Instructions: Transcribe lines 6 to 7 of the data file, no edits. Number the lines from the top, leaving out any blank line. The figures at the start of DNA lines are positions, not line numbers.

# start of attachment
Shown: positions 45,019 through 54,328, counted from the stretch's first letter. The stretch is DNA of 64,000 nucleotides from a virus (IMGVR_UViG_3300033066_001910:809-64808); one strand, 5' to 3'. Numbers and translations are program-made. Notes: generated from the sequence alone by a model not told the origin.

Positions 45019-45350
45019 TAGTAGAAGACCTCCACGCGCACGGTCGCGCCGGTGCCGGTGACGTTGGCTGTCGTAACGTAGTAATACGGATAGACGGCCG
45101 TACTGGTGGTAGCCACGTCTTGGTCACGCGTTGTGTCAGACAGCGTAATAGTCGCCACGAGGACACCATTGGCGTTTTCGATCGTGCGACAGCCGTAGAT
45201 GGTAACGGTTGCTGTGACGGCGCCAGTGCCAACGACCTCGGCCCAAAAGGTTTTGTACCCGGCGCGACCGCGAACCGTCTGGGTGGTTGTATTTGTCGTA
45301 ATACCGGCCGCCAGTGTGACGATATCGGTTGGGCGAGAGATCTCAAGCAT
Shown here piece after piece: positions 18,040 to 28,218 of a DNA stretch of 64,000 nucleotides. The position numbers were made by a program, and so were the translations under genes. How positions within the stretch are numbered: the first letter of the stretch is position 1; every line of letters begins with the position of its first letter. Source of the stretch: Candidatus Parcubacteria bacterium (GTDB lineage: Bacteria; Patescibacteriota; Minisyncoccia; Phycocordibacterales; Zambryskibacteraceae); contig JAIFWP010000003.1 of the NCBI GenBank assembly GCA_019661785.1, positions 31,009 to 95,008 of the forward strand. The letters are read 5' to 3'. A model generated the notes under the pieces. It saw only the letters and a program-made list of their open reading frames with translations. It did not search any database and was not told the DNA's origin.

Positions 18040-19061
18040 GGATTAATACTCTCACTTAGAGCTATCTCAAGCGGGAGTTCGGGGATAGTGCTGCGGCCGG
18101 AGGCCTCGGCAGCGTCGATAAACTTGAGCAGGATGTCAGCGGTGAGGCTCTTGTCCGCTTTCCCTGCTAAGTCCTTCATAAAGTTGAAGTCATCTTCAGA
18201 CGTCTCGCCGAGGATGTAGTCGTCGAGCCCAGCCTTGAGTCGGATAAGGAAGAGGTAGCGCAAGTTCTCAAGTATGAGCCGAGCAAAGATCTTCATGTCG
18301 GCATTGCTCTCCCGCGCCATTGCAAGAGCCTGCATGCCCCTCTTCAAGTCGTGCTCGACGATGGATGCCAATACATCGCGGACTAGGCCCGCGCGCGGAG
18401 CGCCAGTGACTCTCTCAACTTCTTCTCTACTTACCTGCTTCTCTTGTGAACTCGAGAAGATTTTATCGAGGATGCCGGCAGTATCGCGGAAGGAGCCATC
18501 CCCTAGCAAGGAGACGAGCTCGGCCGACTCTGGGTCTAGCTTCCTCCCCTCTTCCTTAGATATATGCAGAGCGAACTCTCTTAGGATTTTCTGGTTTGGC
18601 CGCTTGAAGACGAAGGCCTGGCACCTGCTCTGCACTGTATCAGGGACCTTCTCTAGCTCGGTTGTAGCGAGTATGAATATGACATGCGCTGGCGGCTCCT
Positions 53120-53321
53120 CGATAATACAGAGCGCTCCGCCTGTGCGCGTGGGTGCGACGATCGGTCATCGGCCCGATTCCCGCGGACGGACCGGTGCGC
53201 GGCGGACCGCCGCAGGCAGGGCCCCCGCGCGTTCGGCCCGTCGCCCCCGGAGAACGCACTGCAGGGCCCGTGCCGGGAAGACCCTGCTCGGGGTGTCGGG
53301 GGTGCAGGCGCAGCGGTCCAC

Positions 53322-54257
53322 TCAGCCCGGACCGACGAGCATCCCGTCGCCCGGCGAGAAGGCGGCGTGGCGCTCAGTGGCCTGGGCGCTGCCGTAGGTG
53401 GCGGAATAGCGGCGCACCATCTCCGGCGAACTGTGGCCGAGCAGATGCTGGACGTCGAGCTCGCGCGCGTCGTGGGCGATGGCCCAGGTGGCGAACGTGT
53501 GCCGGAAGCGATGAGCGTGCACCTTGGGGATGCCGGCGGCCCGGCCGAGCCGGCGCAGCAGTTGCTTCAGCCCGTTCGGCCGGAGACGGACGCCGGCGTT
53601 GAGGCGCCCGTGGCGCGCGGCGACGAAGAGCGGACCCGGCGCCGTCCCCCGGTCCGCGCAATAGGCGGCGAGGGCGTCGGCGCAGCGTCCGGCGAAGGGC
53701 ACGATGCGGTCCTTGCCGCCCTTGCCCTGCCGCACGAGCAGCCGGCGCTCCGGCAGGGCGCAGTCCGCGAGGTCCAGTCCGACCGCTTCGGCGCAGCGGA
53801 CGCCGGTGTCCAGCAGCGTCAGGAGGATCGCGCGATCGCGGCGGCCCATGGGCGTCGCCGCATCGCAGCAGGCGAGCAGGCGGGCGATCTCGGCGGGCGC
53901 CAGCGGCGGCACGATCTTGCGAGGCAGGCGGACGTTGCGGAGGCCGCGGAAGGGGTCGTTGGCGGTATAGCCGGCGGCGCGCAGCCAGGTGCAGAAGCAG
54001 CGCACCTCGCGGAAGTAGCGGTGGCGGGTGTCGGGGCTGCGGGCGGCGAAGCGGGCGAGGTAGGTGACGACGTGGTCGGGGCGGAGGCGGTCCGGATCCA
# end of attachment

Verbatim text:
45301 ATACCGGCCGCCAGTGTGACGATATCGGTTGGGCGAGAGATCTCAAGCAT
Shown here piece after piece: positions 18,040 to 28,218 of a DNA stretch of 64,000 nucleotides. The position numbers were made by a program, and so were the translations under genes. How positions within the stretch are numbered: the first letter of the stretch is position 1; every line of letters begins with the position of its first letter. Source of the stretch: Candidatus Parcubacteria bacterium (GTDB lineage: Bacteria; Patescibacteriota; Minisyncoccia; Phycocordibacterales; Zambryskibacteraceae); contig JAIFWP010000003.1 of the NCBI GenBank assembly GCA_019661785.1, positions 31,009 to 95,008 of the forward strand. The letters are read 5' to 3'. A model generated the notes under the pieces. It saw only the letters and a program-made list of their open reading frames with translations. It did not search any database and was not told the DNA's origin.